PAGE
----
It’s been storming all week in San Antonio and I can’t help but think of the night we said goodbye to Ellis. That evening brought not only an emotional storm, but an actual thunderstorm as well.
We are currently renovating this 111 year old house. The first time I went inside I knew it had good energy. I’ve since met many people who fondly remember the previous owner…
Today marks three months since Ellis left my body and this earth. It’s hard to make sense of that amount of time—it feels both long and short.
Today was Ellis’ due date. We’re at the beach, a special place for us, and will spread some of his ashes in the ocean tonight. A month ago we took some of his ashes to Enchanted Rock overlooking the Texas Hill Country and read letters to him written by me, Hunter, and our families.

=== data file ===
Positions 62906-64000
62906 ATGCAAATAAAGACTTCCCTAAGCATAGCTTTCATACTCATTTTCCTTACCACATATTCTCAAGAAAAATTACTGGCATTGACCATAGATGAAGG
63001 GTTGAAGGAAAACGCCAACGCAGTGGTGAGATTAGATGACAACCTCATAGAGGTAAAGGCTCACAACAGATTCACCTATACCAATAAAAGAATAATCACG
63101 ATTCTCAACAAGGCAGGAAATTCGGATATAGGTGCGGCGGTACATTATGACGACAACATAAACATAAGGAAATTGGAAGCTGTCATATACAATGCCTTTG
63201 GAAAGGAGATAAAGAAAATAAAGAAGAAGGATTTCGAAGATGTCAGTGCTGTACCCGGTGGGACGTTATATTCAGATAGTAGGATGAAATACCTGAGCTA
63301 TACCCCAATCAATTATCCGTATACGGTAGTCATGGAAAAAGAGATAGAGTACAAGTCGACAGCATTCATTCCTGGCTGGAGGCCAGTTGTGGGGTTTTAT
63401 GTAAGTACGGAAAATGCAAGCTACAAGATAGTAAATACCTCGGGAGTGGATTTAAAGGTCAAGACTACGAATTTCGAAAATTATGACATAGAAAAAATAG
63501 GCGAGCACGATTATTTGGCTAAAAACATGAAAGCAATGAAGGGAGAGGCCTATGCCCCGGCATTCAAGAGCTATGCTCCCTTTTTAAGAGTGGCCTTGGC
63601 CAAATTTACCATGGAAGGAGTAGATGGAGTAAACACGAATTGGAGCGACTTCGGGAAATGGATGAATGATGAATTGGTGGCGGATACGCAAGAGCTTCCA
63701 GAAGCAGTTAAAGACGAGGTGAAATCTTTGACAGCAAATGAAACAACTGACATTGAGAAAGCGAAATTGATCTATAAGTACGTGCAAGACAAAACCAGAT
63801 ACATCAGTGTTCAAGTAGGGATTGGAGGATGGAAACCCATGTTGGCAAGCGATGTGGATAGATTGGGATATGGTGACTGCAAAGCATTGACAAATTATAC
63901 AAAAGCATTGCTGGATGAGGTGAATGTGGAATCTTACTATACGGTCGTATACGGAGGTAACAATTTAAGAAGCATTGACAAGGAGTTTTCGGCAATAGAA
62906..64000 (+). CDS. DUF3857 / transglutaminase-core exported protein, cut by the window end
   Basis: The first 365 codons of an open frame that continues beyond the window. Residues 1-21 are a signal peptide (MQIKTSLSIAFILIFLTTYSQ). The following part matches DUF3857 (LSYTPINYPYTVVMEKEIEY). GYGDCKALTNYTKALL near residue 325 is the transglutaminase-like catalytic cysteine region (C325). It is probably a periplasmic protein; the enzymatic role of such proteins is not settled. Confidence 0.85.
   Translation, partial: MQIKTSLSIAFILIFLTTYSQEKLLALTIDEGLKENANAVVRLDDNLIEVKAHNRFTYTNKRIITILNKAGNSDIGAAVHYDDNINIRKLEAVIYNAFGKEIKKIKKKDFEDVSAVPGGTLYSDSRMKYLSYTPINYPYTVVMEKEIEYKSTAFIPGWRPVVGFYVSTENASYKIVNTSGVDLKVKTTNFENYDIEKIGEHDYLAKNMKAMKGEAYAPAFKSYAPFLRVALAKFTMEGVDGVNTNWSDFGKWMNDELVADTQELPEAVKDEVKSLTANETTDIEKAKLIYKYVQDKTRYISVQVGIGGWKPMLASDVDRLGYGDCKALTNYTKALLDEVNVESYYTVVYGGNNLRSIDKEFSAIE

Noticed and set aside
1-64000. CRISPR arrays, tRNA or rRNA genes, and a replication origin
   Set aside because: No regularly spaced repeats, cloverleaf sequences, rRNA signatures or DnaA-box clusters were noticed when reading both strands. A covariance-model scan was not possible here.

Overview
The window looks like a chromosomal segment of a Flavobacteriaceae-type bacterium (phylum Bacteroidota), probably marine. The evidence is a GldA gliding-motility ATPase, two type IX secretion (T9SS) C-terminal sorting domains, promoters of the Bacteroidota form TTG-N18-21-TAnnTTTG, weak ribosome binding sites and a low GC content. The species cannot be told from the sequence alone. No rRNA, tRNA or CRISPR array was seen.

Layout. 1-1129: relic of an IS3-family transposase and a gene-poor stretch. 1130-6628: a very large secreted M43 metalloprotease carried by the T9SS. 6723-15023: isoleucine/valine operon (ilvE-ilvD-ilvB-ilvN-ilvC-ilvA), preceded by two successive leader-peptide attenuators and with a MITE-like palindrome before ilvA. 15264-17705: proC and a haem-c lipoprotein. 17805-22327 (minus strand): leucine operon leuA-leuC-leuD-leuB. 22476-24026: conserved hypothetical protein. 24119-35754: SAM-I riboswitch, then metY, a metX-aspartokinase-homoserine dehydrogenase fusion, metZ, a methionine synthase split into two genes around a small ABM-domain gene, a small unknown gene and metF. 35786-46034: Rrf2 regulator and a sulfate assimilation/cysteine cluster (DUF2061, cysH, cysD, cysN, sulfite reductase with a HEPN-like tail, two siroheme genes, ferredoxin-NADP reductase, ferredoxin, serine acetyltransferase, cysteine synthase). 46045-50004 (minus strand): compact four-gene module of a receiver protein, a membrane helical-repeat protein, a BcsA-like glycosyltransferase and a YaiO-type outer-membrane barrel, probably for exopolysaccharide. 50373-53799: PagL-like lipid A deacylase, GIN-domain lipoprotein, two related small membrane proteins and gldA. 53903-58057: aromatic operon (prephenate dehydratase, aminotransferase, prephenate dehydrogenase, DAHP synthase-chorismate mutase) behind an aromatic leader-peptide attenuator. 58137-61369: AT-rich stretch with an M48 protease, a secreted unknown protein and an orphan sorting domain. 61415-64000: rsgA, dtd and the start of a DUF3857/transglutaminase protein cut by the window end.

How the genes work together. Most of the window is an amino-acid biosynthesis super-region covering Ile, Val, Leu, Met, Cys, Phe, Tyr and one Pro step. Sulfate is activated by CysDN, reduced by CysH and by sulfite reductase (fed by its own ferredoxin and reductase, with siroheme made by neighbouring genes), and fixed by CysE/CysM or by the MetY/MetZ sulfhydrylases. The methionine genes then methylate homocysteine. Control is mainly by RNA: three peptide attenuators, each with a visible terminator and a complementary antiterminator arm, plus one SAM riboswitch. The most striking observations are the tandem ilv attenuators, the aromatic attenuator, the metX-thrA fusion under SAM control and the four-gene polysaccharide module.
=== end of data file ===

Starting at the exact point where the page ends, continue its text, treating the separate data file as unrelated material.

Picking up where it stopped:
It’s been two months since Ellis died. This is the week he was supposed to be born—this Saturday, July 21st. Instead of the exciting anticipation of labor, his due date now brings pangs of sadness and longing for what might have been.
To Hunter, the father of our son: After Ellis died you wondered aloud if we could be considered parents without having yet parented a child; ours died in my womb before we had the chance.
They say grief is non-linear, though my Type A personality wants to believe it’s possible to graduate from one stage to the next. I experienced the first stage of grief, shock, when the doctor first told me, “I’m sorry, your baby does not have a heartbeat.”
The last three nights the full moon has shone clear and bright in the sky. The first time I walked outside since leaving the hospital was in the security of darkness.
We welcomed and said goodbye to our sweet baby boy, Ellis Bates, born still last Sunday, May 20th just before midnight.